“Be patient, honest and just be yourself. We have adopted two children through American Adoptions [with the] same birth mother. Our son is 4, and our daughter is 20 months. No matter the emotions, the uncertainty, the ups and downs, everything is so worth it, and it will become the best decision you have ever made in your life. Thank you will never be enough for our birth mother who gave us the best gifts on the planet. We have a semi-open adoption, and it has helped everyone involved. A child cannot ever have enough love in their life, and our birth mother is a very important part of our family. Be open-minded! Be open with your children with age-appropriate conversations about their adoption. They will look to you for security, support and understanding!” – Jodi

To read more about openness and contact in adoption, visit the following links:

 

11
Sep

Bonding with Birth Parents

Advice from Adoption VeteransAdvice From Adoption Veterans

As discussed in yesterday’s post about the first meeting or conversation with a birth mother, you may not know what to say or how to act when you begin contact with the woman who selects you and your spouse. It can feel like an awkward first date, but that’s ok!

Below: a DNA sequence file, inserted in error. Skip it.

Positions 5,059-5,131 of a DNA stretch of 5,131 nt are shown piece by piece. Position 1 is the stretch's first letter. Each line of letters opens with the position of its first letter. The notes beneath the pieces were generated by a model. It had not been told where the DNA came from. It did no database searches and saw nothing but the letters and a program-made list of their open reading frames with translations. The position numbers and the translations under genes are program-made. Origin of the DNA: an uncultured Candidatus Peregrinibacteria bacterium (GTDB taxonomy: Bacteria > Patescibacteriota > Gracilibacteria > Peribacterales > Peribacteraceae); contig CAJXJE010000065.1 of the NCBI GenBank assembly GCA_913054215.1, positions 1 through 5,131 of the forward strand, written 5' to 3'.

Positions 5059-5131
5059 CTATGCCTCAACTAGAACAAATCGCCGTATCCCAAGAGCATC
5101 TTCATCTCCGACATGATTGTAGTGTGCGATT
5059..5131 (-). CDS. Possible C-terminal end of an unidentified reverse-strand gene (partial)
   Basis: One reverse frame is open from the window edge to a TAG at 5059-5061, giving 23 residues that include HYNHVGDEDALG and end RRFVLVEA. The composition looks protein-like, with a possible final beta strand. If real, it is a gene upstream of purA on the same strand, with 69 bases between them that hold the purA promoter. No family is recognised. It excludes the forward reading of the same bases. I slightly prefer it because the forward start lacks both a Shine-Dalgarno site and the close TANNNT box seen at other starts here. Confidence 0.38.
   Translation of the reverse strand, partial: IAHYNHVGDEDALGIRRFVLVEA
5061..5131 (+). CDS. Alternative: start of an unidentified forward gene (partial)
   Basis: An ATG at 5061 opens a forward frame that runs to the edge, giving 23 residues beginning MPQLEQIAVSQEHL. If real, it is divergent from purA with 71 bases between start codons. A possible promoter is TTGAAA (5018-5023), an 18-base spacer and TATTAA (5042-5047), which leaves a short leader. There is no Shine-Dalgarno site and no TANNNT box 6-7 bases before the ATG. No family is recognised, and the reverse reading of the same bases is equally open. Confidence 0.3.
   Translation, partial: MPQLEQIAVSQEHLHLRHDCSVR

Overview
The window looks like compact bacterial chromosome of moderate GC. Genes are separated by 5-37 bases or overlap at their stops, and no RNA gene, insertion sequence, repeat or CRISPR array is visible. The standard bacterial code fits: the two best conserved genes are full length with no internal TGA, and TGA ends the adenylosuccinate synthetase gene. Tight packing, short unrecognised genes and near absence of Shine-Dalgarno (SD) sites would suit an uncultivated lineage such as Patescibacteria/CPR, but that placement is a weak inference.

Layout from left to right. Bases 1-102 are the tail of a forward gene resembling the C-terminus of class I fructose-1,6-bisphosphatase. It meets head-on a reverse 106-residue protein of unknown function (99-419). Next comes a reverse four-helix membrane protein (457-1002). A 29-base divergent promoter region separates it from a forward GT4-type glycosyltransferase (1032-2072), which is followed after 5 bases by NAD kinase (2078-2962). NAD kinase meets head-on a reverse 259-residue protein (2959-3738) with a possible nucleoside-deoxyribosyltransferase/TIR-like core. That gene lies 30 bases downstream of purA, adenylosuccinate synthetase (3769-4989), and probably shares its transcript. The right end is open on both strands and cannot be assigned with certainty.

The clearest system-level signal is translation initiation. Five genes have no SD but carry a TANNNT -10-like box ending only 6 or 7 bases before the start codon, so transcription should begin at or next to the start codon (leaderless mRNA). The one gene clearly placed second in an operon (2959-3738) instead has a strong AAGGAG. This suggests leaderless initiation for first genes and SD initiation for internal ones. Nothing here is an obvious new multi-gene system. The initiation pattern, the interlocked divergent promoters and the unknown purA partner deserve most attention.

Over time, the better you get to know one another and the more you bond, the better you all will likely feel. She’ll feel more sure about choosing your family, and you’ll feel more confident in her adoption plan. Read on for advice about bonding with birth parents from adoption veterans.

“I would say that you can’t go into this with your heart unopen. You can’t go into it closed off with the birth parents. They can feel it. It turns them off and scares them as if we’re hiding something.” – Silke

“The birth mom and birth dad are absolutely making the hardest decision of their life ever. They’re not in a situation because they’re terrible people. They are usually very good people in unfortunate situations and some sort of issue. And they want the absolute best for these kids and their baby. If they don’t get the feel from the prospective parents that they were willing to give every last thing to this child, I think that can rub them off a little.” – Mike